It’s going through the most popular results, doing a semantic analysis that identifies “Johnny Depp” as a popular film star and suggesting other popular film stars. This is the El Dorado of semantic search, and it is great to a certain extent, but is not without its problems, for example Johnny Holland or Johnny Hallyday won’t get a chance of being suggested because they don’t fit the semantic class of “hollywood film star”. Funneling towards the most popular expressions is still firmly in place.
Spezify for example does something interesting, it displays related search terms next to the initial search term, so when you click on them the corresponding search is executed. I must admit I am puzzled as to how they determine which terms to display, as sometimes the relation is really unclear. Regardless, the result is you can certainly enjoy a chase down the proverbial rabbit-hole by surfing the suggested search terms. A very successful serendipity tactic, albeit overly random at times.
Categorisation – revisited
A few years ago while working on the information architecture for a VOD catalogue of independent cinema I noticed their films didn’t fit the traditional genres (drama, action, comedy,…) so devised a different system based on assigning multiple tags to each film and proposing a navigation system that would let users switch from tag to film to tag. This enabled a high degree of serendipity without the unwanted randomness. This wasn’t implemented but it’s certainly a viable model.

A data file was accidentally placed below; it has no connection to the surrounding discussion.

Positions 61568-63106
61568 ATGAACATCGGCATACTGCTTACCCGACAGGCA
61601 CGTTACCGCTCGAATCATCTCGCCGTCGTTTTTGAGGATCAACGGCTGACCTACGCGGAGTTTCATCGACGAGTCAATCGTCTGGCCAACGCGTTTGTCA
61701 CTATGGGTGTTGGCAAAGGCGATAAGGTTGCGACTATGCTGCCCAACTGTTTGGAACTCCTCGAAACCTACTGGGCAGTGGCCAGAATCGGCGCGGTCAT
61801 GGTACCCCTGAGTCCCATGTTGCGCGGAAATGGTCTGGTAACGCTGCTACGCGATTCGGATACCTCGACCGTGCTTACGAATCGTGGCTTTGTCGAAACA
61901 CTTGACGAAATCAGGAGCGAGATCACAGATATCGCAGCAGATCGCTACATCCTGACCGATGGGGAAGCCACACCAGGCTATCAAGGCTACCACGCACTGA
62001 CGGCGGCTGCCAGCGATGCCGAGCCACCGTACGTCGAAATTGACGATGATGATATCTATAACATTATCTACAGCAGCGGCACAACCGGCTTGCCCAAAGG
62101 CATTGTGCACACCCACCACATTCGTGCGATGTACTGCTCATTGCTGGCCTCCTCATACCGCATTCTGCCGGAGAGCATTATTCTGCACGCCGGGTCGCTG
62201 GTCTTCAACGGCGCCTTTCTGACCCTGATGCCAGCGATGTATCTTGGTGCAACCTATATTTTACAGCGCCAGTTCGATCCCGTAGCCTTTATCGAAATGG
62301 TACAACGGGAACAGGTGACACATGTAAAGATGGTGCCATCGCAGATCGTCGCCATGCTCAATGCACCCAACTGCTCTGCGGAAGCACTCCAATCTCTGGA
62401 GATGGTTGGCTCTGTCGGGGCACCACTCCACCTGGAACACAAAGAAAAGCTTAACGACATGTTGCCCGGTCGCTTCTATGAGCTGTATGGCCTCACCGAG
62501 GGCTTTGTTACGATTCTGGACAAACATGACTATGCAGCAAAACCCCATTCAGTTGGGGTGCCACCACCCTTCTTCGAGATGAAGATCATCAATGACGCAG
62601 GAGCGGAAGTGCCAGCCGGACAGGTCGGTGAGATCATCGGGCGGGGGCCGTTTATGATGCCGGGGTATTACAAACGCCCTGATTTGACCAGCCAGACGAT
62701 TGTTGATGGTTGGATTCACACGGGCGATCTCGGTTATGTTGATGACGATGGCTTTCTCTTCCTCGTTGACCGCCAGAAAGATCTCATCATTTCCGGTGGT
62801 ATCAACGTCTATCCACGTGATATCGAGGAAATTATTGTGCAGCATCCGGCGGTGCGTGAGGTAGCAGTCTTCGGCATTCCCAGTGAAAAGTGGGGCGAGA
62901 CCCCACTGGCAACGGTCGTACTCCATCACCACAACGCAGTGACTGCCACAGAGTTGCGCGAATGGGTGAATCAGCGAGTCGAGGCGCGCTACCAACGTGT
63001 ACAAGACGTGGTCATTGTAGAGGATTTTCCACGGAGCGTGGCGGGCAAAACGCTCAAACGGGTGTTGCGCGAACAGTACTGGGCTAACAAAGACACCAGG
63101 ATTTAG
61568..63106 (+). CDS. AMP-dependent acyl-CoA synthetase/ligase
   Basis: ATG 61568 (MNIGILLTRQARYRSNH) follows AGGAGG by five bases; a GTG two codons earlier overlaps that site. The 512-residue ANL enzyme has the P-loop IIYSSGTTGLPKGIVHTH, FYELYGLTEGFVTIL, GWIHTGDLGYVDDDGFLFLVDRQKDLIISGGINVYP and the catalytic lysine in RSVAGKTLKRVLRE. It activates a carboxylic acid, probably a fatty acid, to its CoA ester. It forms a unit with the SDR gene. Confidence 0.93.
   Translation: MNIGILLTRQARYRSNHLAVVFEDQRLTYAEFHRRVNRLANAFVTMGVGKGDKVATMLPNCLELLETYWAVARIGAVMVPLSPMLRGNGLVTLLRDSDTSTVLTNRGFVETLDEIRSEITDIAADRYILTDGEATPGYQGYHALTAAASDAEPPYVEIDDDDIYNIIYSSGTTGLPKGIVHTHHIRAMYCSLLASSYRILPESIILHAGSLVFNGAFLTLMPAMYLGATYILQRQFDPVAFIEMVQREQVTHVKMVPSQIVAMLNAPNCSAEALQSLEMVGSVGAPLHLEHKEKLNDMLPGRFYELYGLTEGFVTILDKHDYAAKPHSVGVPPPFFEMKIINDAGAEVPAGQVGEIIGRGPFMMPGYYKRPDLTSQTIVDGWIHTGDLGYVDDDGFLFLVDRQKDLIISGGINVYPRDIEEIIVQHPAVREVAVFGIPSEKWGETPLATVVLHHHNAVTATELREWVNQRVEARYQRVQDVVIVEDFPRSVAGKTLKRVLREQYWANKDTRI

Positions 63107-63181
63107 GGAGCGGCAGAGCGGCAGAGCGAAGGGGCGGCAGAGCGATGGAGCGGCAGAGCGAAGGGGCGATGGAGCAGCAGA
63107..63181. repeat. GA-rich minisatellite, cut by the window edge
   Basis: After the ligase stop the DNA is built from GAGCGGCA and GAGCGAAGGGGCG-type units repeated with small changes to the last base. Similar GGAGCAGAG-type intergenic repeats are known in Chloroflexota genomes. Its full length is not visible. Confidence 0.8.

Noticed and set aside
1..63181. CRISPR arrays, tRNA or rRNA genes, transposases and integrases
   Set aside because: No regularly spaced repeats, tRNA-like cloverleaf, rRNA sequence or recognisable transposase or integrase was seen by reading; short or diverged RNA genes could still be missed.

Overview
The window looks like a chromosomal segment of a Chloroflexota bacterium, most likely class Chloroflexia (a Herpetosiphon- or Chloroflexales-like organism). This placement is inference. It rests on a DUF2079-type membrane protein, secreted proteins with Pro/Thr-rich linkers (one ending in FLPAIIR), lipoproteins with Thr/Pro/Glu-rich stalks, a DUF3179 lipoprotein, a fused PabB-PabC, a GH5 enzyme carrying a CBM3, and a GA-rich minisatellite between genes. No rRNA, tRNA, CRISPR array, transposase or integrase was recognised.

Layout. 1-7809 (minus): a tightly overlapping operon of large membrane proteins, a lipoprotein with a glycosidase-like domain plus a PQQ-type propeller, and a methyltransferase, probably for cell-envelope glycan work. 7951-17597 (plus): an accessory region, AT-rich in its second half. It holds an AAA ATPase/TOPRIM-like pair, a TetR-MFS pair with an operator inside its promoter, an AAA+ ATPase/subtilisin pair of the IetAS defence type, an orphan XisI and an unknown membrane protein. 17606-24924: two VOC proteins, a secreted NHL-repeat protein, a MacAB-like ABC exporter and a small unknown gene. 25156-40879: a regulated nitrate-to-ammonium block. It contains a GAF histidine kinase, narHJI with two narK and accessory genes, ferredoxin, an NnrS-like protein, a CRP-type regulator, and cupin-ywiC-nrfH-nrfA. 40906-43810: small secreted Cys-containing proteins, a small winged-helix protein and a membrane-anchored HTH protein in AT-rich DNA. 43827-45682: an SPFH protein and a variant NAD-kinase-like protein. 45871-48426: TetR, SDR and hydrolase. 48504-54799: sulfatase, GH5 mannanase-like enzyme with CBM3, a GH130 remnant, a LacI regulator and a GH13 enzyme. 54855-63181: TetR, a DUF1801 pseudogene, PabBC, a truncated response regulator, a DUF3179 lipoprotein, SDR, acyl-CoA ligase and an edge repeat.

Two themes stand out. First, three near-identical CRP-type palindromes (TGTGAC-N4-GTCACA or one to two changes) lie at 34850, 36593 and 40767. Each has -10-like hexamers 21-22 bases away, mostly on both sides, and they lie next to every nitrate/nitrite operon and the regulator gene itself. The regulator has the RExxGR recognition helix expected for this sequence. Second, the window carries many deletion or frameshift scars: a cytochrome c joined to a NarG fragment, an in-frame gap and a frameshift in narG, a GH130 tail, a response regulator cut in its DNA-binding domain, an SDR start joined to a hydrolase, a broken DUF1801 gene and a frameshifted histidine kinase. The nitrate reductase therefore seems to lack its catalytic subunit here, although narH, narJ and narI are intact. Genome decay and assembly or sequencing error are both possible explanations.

I built a prototype to test the idea and after some experimentation came up with a second model similar to Spezify’s but with a distinct difference: As you search for a keyword, you receive a set of results, each one with its related set of tags. These tags become the suggested tags. Clicking on a suggested tag adds it to the search query, and filters the results. So it’s like progressive filtering, the suggested keywords get added to the mix as your search query grows in size. This model provides a high degree of serendipity without the unwanted side-effect of making suggestions appear random, there is a logical progression as the user creates a growing query. Here is a screenshot of the prototype: